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Joanna Latimer “Rewriting Bodies, Portraiting Persons?”

January 6, 2014 Leave a comment

Latimer, Joanna 2013. Rewriting Bodies, Portraiting Persons? The New Genetics, the Clinic and the Figure of the Human. Body & Society 19(4): 3-31.

By suggesting how bodies are not, as previously understood, bounded, contained, homogeneous, fixed and integrated entities, the individual whole persons of humanist thought, made up of substance that is uniquely them, emergent understandings from the biosciences have the possibility of changing perceptions of the body, and thereby of the existence of human beings. That is, contemporary discoveries in molecular biology seem to trouble the self/not-self division that is the defining feature performed by the figure of the individual body. (7)

The new genetics thus puts into play an idea that ‘[w]ithin ‘‘us’’ is the most threatening other – the propagules, whose phenotype we temporarily are’ (Haraway, 1991: 217). Second, breakthroughs made possible because of new genetic techno-science offer ways of rethinking body-persons as made up of substance from a much wider gene pool, and of the body as the temporary and partial expression of a genotype. Within this perspective it is the DNA that is immortal, and the genes that are the ‘time travellers’, while the body or soma is just the transport vehicle, the hired car, the temporary and dispensable host for their reproduction (Olshansky and Carnes, 2001). (7)

Medical textbooks are full of such images. These portraits are classic depictions of a human figure in a specific pose, such as Londe’s portrait of hysteria (Figure 1). The figure is taken not so much to represent him- or herself, but as representing the disease category to which they are being assigned: the figure is being read as signifying the pathology. But engaging with clinical pictures as forms of portraiture is also important because, as Jordanova suggests (2000, 2003), portraits are mobile objects that circulate culturally and socially specific ideas about body–self relations and personhood. For example, Albert Londe’s portrait shows that the effects of hysteria are totalizing, so that the woman embodies the illness. But the form of the portrait also individuates, not just hysteria, but the body-self and personhood. (11)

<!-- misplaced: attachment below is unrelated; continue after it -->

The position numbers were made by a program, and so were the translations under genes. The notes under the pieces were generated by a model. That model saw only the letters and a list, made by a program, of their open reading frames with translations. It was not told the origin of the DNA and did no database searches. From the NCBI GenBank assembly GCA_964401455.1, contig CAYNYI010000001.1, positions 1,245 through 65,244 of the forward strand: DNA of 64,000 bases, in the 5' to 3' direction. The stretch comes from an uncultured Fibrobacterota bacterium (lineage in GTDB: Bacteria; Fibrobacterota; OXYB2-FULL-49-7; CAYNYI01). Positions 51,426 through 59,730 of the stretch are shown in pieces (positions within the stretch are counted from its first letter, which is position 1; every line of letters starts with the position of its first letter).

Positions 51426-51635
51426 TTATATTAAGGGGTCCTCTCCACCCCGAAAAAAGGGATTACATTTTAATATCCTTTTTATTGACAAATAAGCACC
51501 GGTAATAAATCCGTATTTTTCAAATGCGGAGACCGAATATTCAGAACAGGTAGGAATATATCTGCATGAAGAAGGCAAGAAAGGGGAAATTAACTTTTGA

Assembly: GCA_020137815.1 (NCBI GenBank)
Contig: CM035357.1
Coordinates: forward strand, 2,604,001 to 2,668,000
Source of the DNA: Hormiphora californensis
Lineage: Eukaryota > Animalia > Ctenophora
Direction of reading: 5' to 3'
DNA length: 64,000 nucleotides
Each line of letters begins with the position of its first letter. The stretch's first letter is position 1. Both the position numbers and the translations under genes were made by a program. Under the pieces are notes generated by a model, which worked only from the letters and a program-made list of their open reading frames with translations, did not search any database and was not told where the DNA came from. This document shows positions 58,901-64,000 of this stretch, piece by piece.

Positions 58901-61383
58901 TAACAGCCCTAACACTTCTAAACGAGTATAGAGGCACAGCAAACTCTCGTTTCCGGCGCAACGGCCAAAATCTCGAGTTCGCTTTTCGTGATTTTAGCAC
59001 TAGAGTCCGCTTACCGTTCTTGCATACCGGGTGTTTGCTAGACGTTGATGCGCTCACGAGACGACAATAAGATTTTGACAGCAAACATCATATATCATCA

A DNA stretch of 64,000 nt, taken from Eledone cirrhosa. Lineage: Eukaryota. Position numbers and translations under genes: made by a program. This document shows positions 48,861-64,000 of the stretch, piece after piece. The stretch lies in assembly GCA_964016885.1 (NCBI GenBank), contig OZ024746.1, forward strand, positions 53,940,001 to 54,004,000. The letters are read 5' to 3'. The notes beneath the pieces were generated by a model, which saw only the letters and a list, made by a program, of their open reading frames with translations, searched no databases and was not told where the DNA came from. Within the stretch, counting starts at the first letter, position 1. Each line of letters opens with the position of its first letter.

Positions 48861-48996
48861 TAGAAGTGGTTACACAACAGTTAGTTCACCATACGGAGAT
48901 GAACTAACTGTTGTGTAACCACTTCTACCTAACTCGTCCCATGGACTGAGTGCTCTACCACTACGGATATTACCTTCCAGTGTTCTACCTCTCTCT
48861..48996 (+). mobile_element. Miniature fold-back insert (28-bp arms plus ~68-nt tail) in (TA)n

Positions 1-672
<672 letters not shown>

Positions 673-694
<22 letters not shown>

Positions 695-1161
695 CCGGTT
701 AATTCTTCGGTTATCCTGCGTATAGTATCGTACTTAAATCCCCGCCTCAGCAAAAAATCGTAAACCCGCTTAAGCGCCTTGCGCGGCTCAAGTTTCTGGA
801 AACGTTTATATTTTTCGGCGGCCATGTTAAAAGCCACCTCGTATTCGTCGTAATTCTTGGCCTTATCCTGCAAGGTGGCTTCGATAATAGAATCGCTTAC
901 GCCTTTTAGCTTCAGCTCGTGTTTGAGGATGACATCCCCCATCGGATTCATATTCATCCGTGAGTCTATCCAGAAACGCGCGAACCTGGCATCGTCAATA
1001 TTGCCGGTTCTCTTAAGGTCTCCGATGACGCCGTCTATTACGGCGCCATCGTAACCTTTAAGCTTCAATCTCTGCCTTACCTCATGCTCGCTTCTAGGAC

Clinicians draw upon these clinical methods of assemblage and juxtaposition to differentiate when what is abnormal or unusual about bodies, parts, persons and even families, represents a phenotype. This is because for the most part, there is no genetic technology (molecular test) that can make anomalies visible at the molecular level (see also Reardon and Donnai, 2007). (13)

The relation that gets implied in how dysmorphologists construct their clinical pictures is between the particular features of a syndrome, the notion of a phenotype, and, as such, perhaps the expression of an atypical, aberrant genotype. At moments, it is this relation, the syndrome–genotype, that dysmorphology’s portraits evoke. The aberrations may be as tiny as a single gene defect. For example, where, to use the expression of one expert, ‘a bit of chromosome has fallen off and landed in the wrong place’. The suggestion implied by how geneticists assemble their clinical pictures, then, is that how people and their bodies look and function (the phenotype) may not just be evidence of a syndrome but also that the syndrome is the effect of a specific aberrant (but as yet invisible) genotype, a syndrome–genotype relation. (14)